Friday, March 1, 2019

The De-Valuation of Television

‘Last Call With Carson Daly’ to End NBC Run After Nearly Two Decades’

I was shocked by that headline in Variety. Not because the show was ending, but to learn that it had been on that long. Has it really been 17 years? I still think of Daly as the guy who played Britney Spears videos on MTV.

It’s amazing to me how many network shows (like that one) have been on 5-10 years or more, and I’ve never watched an episode of any of them. Same with the new shows that seemingly debut every week on Hulu and Netflix and other services.

Obviously I spend more time than most watching older shows, so it’s not surprising that I would not be aware of many current series. But I have a feeling I’m not alone. 

In fact, I’m pretty certain that hundreds of television shows have debuted and disappeared over the past 20 years, with the majority of the country unaware of their existence.

These include critically acclaimed series like The Marvelous Mrs. Maisel, winner of eight Emmys, plus Golden Globes and Screen Actors Guild awards. According to Nielsen, that series averaged 1.9 million viewers per episode. That is 0.57% of the U.S. population.

Imagine what would happen if someone made a reference to The Marvelous Mrs. Maisel at a party or a business meeting: what is the likelihood that those in attendance would get it? And that’s a current show – what if someone made that reference 20 years from now? 

For most of its history that’s not how television worked. While there have always been movies, plays and books that went virtually unnoticed, television was different because all of it emanated from a single source, located in almost every home in America. Within that source there were just three national networks and a few local stations, so programming options were limited. We were all watching the same stuff.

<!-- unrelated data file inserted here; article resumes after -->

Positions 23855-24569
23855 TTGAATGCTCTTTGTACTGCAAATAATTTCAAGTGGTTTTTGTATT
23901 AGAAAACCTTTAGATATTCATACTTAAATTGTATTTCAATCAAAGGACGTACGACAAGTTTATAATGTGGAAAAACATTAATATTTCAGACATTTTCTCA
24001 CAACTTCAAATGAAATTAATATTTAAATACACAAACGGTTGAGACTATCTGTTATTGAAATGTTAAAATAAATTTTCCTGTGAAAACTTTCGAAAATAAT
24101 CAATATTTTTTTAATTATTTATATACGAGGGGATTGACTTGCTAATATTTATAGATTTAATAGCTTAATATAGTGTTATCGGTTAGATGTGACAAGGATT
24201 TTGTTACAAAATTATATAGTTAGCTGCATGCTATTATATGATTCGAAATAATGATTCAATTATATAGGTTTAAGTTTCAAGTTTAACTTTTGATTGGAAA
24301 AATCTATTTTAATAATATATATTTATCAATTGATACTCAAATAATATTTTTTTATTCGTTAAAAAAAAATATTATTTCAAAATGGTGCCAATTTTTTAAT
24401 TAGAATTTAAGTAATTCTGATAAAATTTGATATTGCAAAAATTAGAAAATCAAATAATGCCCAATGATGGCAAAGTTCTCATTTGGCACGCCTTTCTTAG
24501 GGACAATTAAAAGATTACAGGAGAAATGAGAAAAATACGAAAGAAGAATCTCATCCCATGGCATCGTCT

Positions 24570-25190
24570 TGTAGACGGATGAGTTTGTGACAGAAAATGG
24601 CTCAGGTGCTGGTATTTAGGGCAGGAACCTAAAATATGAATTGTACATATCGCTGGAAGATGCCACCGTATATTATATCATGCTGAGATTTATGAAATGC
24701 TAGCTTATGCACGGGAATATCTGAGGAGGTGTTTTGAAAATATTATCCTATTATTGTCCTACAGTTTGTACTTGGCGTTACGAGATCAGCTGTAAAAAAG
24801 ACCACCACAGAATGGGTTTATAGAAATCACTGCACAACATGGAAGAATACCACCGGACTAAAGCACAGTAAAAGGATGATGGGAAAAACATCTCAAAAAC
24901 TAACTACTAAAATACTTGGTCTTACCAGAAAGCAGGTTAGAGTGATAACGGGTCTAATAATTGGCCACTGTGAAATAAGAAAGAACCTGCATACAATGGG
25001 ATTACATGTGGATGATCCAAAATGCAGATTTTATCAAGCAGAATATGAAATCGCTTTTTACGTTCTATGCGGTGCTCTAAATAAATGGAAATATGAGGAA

That’s why references to popular shows from the 1950s through the early1980s are still fairly common. It’s why generations of tourists who booked cruises thought about The Love Boat as they began their trips; it’s why an overzealous cop might still be labeled a Barney Fife; it’s why Fuller House in 2018 could do a riff on Charlie’s Angels knowing most of its audience would be in on the jokes. 

You see the outpouring of sadness that followed the passing of Peter Tork, who starred on a series that debuted 50 years ago and lasted just two seasons. Sure, there was a musical component to The Monkees that increased its pop culture profile, but the television show was the catalyst for those million-selling records. 

I just finished writing an article on Hee Haw that will be published in a magazine this summer. Maybe you loved the show, maybe you hated it, but you know what it is.

That’s what TV used to be. It was good or bad, but never invisible. It was prominent. It was important. It was arguably the primary source of entertainment and information for three generations of people throughout the western world.